Saudi Arabia's UN ambassador, Abdallah Mouallimi said that ports controlled by Yemen's exiled government would reopen soon. However other ports, including Houthi-controlled Hodeidah will remain closed.
The Saudi-led coalition will take steps in the coming 24 hours to ease the blockade on Yemen, but will not reopen a key rebel-held port, Hodeidah, where some 80 percent of Yemen's food supplies enter remain closed until a UN verification regime is reviewed to ensure no weapons reach the Houthis, Saudi's UN ambassador Abdallah Mouallimi read a statement on Monday.
"The coalition, in consultation and full agreement with the legitimate government, will begin steps related to re-opening of airports and ports in Yemen to allow the transport of humanitarian and commercial cargo," the statement said.
The statement said the first steps will start within 24 hours and will include the southern ports of Aden and Mukalla and the Red Sea port of Al Mokha, which are all controlled by Mansour Hadi's government.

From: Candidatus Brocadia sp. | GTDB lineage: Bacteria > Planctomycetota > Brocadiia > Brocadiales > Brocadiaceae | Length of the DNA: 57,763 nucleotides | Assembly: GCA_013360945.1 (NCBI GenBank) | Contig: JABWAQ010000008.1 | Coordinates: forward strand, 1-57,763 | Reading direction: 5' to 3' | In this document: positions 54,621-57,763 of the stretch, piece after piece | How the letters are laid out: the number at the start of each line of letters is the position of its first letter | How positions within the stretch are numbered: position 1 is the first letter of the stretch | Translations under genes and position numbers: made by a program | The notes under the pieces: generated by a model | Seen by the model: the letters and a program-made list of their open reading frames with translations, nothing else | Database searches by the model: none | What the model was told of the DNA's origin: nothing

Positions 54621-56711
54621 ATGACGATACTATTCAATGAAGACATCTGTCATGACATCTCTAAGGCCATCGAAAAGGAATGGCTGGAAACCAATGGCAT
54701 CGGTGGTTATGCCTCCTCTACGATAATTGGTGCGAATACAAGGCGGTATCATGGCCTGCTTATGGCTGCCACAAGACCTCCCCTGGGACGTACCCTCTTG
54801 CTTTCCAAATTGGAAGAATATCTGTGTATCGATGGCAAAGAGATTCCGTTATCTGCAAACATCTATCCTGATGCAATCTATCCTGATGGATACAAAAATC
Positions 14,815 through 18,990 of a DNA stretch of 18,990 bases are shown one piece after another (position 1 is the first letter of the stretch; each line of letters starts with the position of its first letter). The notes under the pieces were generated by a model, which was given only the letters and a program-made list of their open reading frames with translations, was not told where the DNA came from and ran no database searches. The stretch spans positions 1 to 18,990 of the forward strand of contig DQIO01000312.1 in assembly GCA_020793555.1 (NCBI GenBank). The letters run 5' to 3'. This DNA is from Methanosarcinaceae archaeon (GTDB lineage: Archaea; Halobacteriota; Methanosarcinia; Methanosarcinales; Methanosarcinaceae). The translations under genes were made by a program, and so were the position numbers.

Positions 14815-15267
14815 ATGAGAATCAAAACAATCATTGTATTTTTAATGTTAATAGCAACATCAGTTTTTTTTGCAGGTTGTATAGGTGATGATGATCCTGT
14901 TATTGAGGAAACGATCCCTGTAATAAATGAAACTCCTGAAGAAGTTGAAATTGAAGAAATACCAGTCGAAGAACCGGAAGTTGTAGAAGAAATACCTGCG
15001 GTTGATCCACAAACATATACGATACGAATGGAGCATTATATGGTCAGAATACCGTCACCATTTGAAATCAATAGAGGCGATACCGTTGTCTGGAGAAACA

UN aid chief Mark Lowcock last week warned that unless the blockade is lifted, Yemen will face "the largest famine the world has seen for many decades, with millions of victims."
The Saudi coalition asked UN Secretary-General Antonio Guterres to send a delegation to Riyadh to "review current inspection measures to reinforce and introduce a more effective inspection and verification regime (UN Verification and Inspection Mechanism for Yemen - UNVIM) aimed at facilitating the flow of humanitarian and commercial supplies and prevent smuggling of weapons, ammunition and missile parts ..."
Yemen crisis deepens
The United Nations has listed Yemen as the world's number one humanitarian crisis, with 17 million people in need of food, seven million of whom are at risk of famine.
More than 2,000 Yemenis have died in a cholera outbreak now affecting nearly one million people.
The UN's World Food Programme warned that current stocks of rice will run out in 111 days and wheat in 97 unless the blockade is lifted.
Saudi Arabia and its allies intervened in Yemen in March 2015 to push back the Iran-backed Houthi rebels who control the capital Sanaa, and restore the government of President Abedrabbo Mansour Hadi to power.